Walks in the beautiful Burgundy countryside have lengthened along with the days, writes Nina Caplan
In France, there is no emergency serious enough to close the local bakery, so it was a measure of the pandemic’s gravity when ours reduced its opening hours. For now, if we want bread in the afternoons, our preferred option is a 25-minute drive to Sombernon’s even better bakery – a journey that has, happily, been permitted since May 11.
Before that, even a walk around my neighbourhood – the small town of Vitteaux, in the part of Burgundy with very few vines, although even Covid-19 cannot affect the wine supply – required a signed form with the reason for my “displacement”, the date and time. For exercise, only an hour, within a radius of 1km (0.62 miles), was permitted.
With the good café offering giant pots of takeaway couscous but otherwise closed, the bakery became the hub of local life, a croissant or gougère (the Burgundian cheese puff) the only other gastronomic treat that wasn’t home-cooked. The morning bonjour to Madame la Boulangère was the extent of conversation outside the family – unless I got stopped by gendarmes checking my form was in order.
Now that restrictions have loosened, we occasionally venture further – to Dijon, the wineries of the Yonne or the vastly more famous vineyards south of medieval Beaune – but mainly, we continue exploring Vitteaux. Our walks have lengthened along with the days and encroaching summer has intensified the deep greens of the surrounding hills and the creamy stone of old town houses.
The pretty little river dips away from the still-quiet main road, bypassing a field of friendly goats; the two lavoirs – roofed wash-houses where women once gathered to do laundry – turn out to be at least four. There are stone crosses dotted around town, as brazen as the little Virgin Marys burrowed into house walls are discreet, and with a little imagination I can transport myself back to an era when the church at the top of my road had the power that the town hall has now, and basic cleanliness required more effort than even a lockdown demands of me.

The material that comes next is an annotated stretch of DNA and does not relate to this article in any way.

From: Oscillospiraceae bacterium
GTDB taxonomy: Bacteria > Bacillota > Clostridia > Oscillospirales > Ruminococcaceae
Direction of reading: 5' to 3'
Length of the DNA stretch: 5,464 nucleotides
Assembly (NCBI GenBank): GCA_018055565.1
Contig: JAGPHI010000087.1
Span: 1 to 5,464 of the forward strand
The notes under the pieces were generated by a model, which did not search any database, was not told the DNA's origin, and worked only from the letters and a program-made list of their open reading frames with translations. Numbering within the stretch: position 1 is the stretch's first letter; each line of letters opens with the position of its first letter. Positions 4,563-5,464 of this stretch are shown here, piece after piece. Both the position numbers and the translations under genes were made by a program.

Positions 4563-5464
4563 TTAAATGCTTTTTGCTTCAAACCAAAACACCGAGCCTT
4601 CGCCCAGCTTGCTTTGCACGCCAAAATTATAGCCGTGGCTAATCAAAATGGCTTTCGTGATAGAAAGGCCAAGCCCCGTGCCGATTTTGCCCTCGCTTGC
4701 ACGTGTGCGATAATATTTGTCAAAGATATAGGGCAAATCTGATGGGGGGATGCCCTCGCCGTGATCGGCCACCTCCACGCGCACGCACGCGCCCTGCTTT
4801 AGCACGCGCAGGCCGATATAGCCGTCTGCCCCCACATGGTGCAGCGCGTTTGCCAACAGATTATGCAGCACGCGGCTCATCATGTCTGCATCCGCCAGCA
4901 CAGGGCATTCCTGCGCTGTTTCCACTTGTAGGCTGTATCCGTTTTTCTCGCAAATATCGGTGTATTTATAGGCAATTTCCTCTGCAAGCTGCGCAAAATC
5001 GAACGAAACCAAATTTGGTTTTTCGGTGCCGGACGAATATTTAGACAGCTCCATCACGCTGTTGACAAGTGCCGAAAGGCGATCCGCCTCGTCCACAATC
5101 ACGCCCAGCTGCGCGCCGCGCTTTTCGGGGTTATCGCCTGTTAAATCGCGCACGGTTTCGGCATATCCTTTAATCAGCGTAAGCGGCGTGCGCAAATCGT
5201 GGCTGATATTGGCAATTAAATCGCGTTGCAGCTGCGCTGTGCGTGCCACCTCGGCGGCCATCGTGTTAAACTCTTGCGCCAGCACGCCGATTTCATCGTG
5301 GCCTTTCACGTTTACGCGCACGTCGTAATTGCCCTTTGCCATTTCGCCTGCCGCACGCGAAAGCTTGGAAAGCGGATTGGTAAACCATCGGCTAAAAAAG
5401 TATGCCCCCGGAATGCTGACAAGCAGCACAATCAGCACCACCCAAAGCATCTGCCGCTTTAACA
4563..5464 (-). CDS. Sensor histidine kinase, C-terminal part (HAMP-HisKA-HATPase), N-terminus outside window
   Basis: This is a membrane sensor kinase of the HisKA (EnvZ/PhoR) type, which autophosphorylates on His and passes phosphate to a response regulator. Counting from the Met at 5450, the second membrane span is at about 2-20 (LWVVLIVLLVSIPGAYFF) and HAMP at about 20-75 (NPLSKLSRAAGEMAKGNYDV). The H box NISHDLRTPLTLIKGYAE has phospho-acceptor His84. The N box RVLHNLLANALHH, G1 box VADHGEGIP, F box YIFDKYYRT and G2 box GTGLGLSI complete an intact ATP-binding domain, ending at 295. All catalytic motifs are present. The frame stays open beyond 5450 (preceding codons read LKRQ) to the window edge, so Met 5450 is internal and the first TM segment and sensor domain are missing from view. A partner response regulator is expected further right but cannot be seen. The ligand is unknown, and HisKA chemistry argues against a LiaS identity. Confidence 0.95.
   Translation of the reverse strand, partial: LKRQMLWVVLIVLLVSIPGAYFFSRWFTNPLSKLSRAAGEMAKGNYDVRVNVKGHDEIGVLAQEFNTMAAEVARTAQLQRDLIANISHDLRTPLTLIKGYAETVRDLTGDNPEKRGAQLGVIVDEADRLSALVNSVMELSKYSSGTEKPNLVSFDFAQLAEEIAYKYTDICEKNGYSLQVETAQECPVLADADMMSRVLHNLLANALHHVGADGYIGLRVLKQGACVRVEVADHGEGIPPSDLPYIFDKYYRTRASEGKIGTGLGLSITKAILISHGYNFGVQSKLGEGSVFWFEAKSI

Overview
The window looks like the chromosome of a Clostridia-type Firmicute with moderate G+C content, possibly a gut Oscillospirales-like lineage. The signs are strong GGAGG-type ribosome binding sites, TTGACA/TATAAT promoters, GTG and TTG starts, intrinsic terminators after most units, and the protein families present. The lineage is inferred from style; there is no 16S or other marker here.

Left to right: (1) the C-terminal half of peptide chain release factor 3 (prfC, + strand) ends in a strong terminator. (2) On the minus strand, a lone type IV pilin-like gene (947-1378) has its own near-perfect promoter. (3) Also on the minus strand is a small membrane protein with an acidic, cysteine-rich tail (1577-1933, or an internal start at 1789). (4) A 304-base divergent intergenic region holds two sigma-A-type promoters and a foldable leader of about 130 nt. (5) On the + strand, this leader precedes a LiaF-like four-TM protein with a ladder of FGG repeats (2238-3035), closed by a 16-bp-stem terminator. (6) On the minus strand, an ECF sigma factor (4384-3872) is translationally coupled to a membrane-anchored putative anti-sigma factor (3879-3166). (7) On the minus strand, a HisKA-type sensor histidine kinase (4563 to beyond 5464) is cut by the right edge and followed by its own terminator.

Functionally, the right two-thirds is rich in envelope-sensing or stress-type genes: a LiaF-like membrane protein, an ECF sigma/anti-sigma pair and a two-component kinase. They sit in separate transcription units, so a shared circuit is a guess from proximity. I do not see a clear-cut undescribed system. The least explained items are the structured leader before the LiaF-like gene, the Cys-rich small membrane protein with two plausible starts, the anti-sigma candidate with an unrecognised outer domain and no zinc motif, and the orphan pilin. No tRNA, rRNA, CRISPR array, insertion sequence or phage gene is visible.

Wherever I walk, I quickly reach countryside. Beyond that church and the junior school that each of my four stepchildren has attended in turn, the fields stretch towards tiny Posanges, with its improbably gargantuan turreted castle. Past the defunct 17th-century convent, where a mysterious hollow beside the great front door may once have received illegitimate babies (or so my imagination tells me, although I have actually seen such a thing, at a convent in Quebec City), the road lifts beside a meadow, and lambs totter up to nuzzle my hand. Hills reach towards a sky inhabited by kestrels, and the houses become swathes of wheat that have greened then goldened as we wait for this strange episode to end. I’m a city girl: I’ve never watched plants grow before. I’m surprised to find I enjoy it.
In the town square, the giant public oven awaits August’s Fête de la Brioche, a daylong festival where hundreds of airy yolk-yellow loaves are baked and sold, stalls offer cheap champagne or burgundy and the town band plays, surprisingly well. Will it happen this year? We hope. And so, no doubt, does Madame la Boulangère, since a day when the whole town makes bread is surely her idea of a holiday.